Level: beginner

The verb be has the following forms:

The verb be
Infinitive form be
Present simple: + I am, I'm
You are, You're
He/She/It is, He/She/It's
We are, we're
You are, you're
They are, they're
? Am I?
Are you?
Is he/she it?
Are we?
Are you?
Are they?
- I am not, I’m not
You are not, You aren’t, You're not
He/She/It is not, He/She/It isn’t, He's not
We are not, We aren’t, We're not
You are not, You aren’t, You're not
They are not, They aren't, They're not

 
Past simple + I was
You were
He/She/It was
We were
You were
They were
? Was I?
Were you?
Was he/she/it?
Were we?
Were you?
Were they?
- I was not, I wasn't
You were not, You weren't
He/She/It was not, He/She/It wasn't
We were not, We weren't
You were not, You weren't
They were not, They weren't
Past participle been
Present perfect has/have been
Past perfect had been
Present participle being
Present continuous am/is/are being
Past continuous was/were being

We use the infinitive form be with modal verbs:

It will be dark soon.
They might be tired.

The verb be is a link verb. It is used:

My mother is a teacher.
Bill Clinton was the president of the US.

This soup is very tasty.
The children were good.

  • with a prepositional phrase:

John and his wife are from Manchester.
The flowers are on the table.

am, is, are 1
ex. am, is, are 1
am, is, are 2
ex. am, is, are 2
am, is, are, was, were 1
ex. am, is, are, was, were 1
am, is, are, was, were 2
ex. am, is, are, was, were 2

Level: intermediate

We were walking down the street. Everything was wet.
It had been raining for hours.

The house was built in 1890.
The street is called Montague Street.
This car was made in Japan.

be in continuous and passive forms 1
ex. be in continuous and passive forms 1
be in continuous and passive forms 2
ex. be in continuous and passive forms 2

Level: advanced

We use some nouns with the verb be followed by a that clause:

The problem was that I had no money.
The obvious explanation is that he simply forgot.
The danger is that the whole thing might catch fire.
It's a pity that the children aren't here.
The lucky thing is that nobody was hurt.

Nouns commonly used in this way are:

answer
argument
assertion
belief
claim
explanation
feeling

hope
idea
(a) pity
rule
(a) shame
thing

 

We use some nouns with the verb be followed by a to-infinitive:

The only way is to start all over again.
His answer is to work a bit harder.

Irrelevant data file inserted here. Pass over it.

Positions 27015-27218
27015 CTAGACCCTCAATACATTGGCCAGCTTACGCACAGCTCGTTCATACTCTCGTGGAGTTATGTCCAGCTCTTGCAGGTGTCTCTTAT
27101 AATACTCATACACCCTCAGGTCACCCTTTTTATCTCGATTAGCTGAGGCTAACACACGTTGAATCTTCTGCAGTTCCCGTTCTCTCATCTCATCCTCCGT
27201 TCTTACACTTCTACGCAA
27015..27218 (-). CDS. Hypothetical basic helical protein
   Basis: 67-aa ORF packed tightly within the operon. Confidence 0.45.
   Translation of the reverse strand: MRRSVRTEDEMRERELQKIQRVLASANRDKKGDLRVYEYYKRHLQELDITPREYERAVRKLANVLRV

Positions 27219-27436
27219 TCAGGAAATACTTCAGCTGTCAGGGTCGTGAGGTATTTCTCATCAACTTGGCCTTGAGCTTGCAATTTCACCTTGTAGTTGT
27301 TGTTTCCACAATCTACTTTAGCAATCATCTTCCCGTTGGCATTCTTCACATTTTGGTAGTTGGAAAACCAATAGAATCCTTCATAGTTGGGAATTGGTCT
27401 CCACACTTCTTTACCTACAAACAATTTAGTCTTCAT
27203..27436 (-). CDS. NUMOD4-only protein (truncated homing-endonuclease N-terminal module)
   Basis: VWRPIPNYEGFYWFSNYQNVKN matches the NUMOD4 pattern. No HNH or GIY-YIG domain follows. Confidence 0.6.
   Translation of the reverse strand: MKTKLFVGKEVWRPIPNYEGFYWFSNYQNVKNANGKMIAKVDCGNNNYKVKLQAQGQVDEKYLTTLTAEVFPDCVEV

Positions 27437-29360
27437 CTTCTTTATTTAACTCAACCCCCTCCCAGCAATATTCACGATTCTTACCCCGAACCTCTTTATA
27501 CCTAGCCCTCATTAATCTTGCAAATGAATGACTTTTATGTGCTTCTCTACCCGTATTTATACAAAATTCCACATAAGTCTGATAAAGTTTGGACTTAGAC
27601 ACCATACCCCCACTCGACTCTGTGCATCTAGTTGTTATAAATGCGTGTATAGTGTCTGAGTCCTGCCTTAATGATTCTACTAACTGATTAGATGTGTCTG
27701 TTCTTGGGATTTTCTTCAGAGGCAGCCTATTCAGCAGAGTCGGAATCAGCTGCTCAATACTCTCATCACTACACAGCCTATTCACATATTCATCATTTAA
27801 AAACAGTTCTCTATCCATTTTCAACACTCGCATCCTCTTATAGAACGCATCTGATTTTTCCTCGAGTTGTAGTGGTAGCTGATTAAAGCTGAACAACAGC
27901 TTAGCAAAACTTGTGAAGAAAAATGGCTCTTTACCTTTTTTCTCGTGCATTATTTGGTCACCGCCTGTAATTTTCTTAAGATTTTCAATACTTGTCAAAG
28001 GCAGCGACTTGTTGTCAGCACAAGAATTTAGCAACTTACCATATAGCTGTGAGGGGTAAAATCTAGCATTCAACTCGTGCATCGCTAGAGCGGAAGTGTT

Her only hope was to find a new job as soon as possible.
The easiest thing would be to ask your father.

Nouns commonly used in this way are:

answer
decision
hope
idea
intention
promise
thing
way
wish

 

To comment on statements, we use some adjectives with it and the verb be and a that clause or wh-clause:

It's lucky that we met.
It's not clear what happened.
It was amazing how he managed to escape.

Adjectives commonly used in this way are:

awful
bad
clear
extraordinary
funny
good
interesting
lucky
obvious
possible
probable
sad
true
unlikely
be with nouns and adjectives 1
ex. be with nouns and adjectives 1
be with nouns and adjectives 2
ex. be with nouns and adjectives 2

Comments

Thank you Peter. Have a nice day!

Hi LearnEnglish Team,

When somebody wants to have your address, phone number etc. you could say, "he asked my address/phone number" or "he asked for my address/phone number??? You Need to use a preposition in this sentence?? please explain this to me. Thanks.

Hi Dona,

The correct question is with the preposition for. You can ask a question, ask someone to do something, but when you request a thing, you should say ask for that thing. This topic in general is explained a bit more on our two- and three-part verbs page, and is just the way that English has evolved over time.

Best wishes,

Kirk
The LearnEnglish Team

Thanks Kirk.

Hi LearnEnglish Team,

I would like to know how to use the articles "a" and "an" when some words begin with "y" since they sound "e". For example the word "year." According to my knowledge, vowels are "a,e,i,o,u and sometimes y". "Year" has "e" sound. Which article could I use in the following sentence?? " I visit my friend once a year" or is it "I visit my friend once an year." Please explain. Thank you.

Hi Dona,

The y at the beginning of the word year and most other words that begin with the letter y is considered to be a consonant. The y at the end of the word friendly or in the word gymnastics are examples of y as a vowel.

Therefore you should say "I visit my friend once a year" (not an year).

Best wishes,

Kirk
The LearnEnglish Team

Thanks a lot for the response Kirk. Have a great weekend.

Hi LearnEnglish Team,

I heard the following sentence in one of your dialogues. "He won´t get lost on a dark night." My question is, WHY should it be "on a dark night," NOT "in a dark night"? Please explain. Thank you.

Hello Dona S,

Prepositions are a tricky area in English, with many small differences in meaning between them, and different prepositions possible in different contexts.  Usually we say 'at night' when we talk about nighttime, but when we add an adjective in a narrative we use 'on a (adjective) night'.  'In' is quite rarely used with 'night', and generally we see it only when we are talking in general and using the definite article ('People are often scared when they wake up in the night') or talking about 'a night' as a length of time ('He finished the job in a night').

As I said, it is complex, but I hope the explanation above help you with it.

Best wishes,

 

Peter

The LearnEnglish Team

Thank you very much Peter. I got it. In American English, I often hear "in the night," but not "at night." For example; "they work in the night." Is it wrong if somebody says so? Should it be corrected as "they work at night"???

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